Skip to content
No prescriptions, but plenty of users
The sun set hours ago. Most everyone who sang and prayed in this concrete room with curtains that's still stuffy from body heat have gone home.
Christabelle Piangnee, a 29-year-old whose life has become an incongruous mix of opiates, prostitution and thoughts of quitting both, stays behind and makes a confession of sorts.
"I have it," she says.
She means HIV. She doesn't say more. She simply sits in her black leather jacket, her open sandals revealing painted toenails, her pretty face a picture of fatigue and hopelessness.
Piangnee has injected drugs since the age of 17. Three times today, she says, she has pumped heroin into her veins, though she prefers a drug called Subutex that is widely sold in the streets of this African nation of 1.25 million people. She has heard it's used elsewhere as a medical treatment for opiate addiction, left under the tongue to dissolve, but no one she knows in Mauritius uses it that way. They crush it, mix it with water and inject it, as she does, sometimes sharing needles when the urgency of the hit is the only thing that matters.
Buprenorphine has snared people here in the addiction trap that the drug is designed to eliminate, in a place it is not even prescribed. There should be no buprenorphine in Mauritius, as health officials have not approved its medical use. But authorities say large quantities have been smuggled to this island in the Indian Ocean, a former French and British colony, where it has become a widely used opiate, even more popular than heroin among many addicts.
"When you talk to them, they all say they prefer Subutex," said Gerard Lesage, chairman of the National Agency for the Treatment and Rehabilitation of Substance Abusers. (A different buprenorphine pill, Suboxone, is commonly sold in the United States.)
Subutex costs less than "brown sugar," or unrefined heroin, and a quarter of a pill staves off craving for another high for 24 hours. Unlike heroin, Subutex doesn't make Piangnee see two faces, two TV screens, where there is only one.
"When I take Subutex," she says, "I'm normal."
But normal, she knows, is a relative term for someone who finances her addiction by selling her body and stealing, sometimes from her mother, with whom she lives. Piangnee doesn't want to inject drugs anymore, she says. Her daughter, who is wiser than a 12-year-old should have to be, has implored her to stop.
"I want to get out of this life," she says. "I don't want to die, because I love my daughter."
Mauritius is no longer just an island of sugar plantations; street vendors selling cheap shoes and socks in the capital of Port Louis do so in the shadow of modern buildings near a well-landscaped harborfront. By African standards, life is good here.
The island's relative prosperity -- coupled with good air links to India, Asia and mainland Africa, and off-shore banking operations -- has made drugs a growth business.
Buprenorphine rapidly became an abused drug, in a country ill-equipped to deal with the public health consequences. Addiction is not the only scourge: Public health officials say increased availability of buprenorphine and the sharing by injectors of contaminated needles are helping fuel an HIV epidemic that, while comparatively small, is escalating. Between a quarter and a half of the country's 17,000 to 18,000 injectors share their needles, a government study found last year.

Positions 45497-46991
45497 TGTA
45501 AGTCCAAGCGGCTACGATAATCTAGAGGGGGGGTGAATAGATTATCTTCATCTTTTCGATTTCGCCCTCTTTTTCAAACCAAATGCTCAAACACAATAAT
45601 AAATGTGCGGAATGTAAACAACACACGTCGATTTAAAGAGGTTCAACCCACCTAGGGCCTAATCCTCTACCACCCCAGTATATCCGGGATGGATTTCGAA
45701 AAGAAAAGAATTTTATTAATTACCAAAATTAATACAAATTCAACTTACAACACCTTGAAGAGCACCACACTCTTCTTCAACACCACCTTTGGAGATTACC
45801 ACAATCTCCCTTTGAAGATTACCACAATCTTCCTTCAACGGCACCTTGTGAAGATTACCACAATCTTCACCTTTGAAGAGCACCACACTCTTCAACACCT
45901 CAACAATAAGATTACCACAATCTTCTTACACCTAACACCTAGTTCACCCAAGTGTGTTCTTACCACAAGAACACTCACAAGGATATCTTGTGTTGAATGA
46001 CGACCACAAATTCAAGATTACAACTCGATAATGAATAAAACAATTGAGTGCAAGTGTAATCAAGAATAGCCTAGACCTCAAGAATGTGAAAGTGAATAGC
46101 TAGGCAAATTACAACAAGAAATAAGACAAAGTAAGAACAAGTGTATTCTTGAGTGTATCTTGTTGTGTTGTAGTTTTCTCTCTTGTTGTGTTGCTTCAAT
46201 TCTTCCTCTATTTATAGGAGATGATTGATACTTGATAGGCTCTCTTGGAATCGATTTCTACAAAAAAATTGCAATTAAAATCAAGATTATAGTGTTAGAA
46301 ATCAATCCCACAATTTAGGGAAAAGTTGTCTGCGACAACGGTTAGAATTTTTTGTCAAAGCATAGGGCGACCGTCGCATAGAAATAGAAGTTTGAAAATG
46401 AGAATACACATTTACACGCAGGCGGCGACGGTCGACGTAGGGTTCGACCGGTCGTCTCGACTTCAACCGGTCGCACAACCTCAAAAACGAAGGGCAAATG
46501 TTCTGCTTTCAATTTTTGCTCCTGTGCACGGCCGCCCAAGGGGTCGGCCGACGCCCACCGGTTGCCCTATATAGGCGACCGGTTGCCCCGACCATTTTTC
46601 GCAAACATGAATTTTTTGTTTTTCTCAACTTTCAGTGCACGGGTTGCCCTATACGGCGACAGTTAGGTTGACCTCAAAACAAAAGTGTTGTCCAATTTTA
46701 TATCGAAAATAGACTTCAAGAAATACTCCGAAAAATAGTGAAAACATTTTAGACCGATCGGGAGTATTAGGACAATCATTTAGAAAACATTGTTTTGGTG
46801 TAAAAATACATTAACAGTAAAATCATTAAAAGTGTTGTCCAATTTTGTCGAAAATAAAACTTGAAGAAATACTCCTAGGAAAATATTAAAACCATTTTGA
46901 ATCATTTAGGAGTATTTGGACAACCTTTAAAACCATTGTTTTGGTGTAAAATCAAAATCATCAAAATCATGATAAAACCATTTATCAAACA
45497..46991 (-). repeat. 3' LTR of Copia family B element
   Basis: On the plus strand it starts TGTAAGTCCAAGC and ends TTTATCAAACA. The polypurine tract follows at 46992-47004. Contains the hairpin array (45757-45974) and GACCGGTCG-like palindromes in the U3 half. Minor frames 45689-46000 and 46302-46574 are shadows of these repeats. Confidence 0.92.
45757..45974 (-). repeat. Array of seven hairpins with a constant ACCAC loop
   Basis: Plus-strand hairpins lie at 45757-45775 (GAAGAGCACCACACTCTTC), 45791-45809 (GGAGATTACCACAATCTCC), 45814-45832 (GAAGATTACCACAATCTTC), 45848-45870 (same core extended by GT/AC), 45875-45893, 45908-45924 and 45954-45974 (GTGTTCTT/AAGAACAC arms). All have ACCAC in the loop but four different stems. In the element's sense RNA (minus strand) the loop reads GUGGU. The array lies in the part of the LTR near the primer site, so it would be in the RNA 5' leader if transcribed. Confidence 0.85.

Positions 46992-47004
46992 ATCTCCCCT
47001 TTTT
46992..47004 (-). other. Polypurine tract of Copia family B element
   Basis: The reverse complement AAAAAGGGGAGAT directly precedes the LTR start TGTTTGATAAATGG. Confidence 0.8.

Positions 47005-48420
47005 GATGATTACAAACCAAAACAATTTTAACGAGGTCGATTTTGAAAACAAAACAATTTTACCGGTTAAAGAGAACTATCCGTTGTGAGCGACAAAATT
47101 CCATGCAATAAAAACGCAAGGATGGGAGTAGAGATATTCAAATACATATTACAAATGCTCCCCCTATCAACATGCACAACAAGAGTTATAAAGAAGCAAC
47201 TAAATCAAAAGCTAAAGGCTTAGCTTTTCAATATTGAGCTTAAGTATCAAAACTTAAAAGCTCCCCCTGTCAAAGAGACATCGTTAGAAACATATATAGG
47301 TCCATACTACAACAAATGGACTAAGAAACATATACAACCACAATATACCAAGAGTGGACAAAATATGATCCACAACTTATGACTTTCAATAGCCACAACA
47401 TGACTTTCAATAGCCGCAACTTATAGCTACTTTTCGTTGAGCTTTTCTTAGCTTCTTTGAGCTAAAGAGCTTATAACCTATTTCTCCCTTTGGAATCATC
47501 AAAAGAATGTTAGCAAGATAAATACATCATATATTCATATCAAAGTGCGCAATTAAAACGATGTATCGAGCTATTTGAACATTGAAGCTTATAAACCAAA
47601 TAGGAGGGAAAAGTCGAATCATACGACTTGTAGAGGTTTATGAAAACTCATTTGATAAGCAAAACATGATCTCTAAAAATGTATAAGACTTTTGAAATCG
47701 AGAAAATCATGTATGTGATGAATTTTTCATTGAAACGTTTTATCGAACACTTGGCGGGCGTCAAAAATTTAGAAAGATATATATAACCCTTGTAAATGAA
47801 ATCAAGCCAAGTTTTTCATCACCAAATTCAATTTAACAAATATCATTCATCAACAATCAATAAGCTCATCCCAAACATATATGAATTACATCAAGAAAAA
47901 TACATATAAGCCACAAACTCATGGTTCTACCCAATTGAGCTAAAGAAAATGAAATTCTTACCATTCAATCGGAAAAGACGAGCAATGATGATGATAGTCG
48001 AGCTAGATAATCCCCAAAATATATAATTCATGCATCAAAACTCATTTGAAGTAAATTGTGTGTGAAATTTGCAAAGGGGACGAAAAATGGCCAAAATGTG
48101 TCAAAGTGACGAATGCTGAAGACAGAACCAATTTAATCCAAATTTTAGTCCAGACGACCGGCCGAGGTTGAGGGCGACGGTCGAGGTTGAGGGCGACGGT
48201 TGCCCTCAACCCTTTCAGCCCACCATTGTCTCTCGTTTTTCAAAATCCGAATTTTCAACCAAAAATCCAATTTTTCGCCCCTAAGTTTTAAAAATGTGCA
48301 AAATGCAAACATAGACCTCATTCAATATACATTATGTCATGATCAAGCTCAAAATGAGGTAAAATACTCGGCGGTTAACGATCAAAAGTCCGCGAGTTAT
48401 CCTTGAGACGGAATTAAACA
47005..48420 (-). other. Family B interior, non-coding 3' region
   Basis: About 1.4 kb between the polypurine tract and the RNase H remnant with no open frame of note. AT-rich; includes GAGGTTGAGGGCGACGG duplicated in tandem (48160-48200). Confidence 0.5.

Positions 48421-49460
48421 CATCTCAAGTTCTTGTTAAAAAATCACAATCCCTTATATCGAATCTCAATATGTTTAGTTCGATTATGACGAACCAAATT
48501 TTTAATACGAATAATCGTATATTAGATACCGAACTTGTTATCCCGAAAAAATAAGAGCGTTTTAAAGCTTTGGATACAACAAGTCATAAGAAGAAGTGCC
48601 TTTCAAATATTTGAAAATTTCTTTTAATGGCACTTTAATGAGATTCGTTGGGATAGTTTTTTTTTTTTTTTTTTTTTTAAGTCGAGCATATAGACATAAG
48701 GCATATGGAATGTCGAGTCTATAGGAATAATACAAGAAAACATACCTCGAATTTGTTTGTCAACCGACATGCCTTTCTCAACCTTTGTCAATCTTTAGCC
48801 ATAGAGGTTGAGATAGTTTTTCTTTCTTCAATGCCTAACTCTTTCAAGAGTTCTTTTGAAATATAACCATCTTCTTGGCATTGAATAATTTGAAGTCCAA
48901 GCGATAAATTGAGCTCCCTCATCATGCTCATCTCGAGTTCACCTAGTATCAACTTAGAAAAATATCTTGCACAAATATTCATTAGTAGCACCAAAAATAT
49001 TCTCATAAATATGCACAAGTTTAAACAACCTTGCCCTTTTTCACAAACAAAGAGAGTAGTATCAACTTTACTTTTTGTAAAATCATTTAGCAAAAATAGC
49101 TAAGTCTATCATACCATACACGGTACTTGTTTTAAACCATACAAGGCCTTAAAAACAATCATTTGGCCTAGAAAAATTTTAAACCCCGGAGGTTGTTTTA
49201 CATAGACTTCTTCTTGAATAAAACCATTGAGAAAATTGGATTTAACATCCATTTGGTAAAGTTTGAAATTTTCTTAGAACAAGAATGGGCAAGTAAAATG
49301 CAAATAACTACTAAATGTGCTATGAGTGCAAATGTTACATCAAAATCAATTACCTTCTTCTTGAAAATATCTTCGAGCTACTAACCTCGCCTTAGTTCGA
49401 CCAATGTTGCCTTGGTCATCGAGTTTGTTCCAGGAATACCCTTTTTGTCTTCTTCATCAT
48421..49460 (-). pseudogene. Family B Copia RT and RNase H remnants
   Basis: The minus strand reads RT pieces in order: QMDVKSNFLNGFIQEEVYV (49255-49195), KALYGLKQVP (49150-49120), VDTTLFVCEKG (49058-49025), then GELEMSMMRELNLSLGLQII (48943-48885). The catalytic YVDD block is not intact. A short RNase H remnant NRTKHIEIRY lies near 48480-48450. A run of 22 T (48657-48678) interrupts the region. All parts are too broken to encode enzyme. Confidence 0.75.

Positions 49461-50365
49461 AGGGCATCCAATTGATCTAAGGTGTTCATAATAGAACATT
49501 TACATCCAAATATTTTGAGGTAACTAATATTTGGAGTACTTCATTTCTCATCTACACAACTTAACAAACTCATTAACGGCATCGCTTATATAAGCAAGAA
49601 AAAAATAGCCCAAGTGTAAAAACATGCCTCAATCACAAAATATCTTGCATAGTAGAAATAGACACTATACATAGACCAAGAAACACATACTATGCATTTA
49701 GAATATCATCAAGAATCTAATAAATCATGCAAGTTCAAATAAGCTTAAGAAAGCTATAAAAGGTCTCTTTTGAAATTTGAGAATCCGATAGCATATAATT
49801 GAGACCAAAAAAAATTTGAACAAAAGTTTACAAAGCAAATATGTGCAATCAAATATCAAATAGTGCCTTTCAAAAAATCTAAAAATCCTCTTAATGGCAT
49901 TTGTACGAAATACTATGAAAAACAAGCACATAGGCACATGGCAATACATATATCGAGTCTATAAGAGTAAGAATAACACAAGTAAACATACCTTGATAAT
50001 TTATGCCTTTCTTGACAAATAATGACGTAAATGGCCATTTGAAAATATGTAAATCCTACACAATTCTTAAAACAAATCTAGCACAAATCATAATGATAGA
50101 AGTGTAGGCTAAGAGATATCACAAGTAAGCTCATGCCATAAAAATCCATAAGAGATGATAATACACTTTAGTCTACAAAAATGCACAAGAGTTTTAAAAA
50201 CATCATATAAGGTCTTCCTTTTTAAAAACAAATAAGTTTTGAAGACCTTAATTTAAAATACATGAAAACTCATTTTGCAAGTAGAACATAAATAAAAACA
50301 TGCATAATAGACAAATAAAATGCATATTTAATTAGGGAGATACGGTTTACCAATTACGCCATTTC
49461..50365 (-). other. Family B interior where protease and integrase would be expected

The official cumulative number of HIV and AIDS cases in Mauritius has climbed from a few hundred in 2002 to 3,100 this year. But the nongovernmental organization Prevention Information and Fight against AIDS, which works with HIV patients, suggests that a truer estimate, based on the group's experience in the field, is 12,000 or more.
The epidemic is not being fueled by Subutex alone; heroin is still widely injected, along with a drug mix called La Dame Blanche, or White Lady, in the French spoken here. Another cause is the unprotected sex that is common among intravenous drug users and prostitutes. But the increase of HIV among injectors has coincided with greater availability of Subutex, smuggled in mainly from France.
It's a lucrative business. In short supply in September, it spiked to $130 a pill, 10 times the normal price.
Mauritius' prime minister has proposed amending its drug laws to provide stiffer penalties for possession and trafficking of Subutex. The American firm that sells buprenorphine in France and many other countries, Schering-Plough Corp., said it is taking steps to prevent "illegal commerce" and cooperating with the government here. Though the drug was not introduced as a treatment, "we have a responsibility to the public health and the public good," said Dr. Robert J. Spiegel, chief medical officer and senior vice president of the Schering-Plough Research Institute.
With so much drug use, the demand for addiction treatment exceeds the capacity to provide it. And officials expect HIV cases will continue to climb.
Christabelle Piangnee isn't sure when, or how, she became infected with HIV; her whole adult life has been one risk after another. She doesn't even remember how long ago she found out; it was during one of her two stints in prison for dealing heroin.
On a Friday night in September, she attended her first meeting of the Association for People In Tears, which works with addicts. They met in Roche-Bois, one of the more impoverished neighborhoods on the capital's outskirts. Near the end of the meeting, before the chicken tikka subs were handed out, one of the association's volunteer board members, Jose Cangy, gathered the addicts around him for an eyes-closed prayer.
He laid his hands on Piangnee's bowed head and spoke in sharp bursts. She crumpled to the floor, purged, for a few minutes, of her addictions.
There is a long way to go to recovery. But that night, she committed to a small step. She wouldn't shoot up, she said, before going to bed.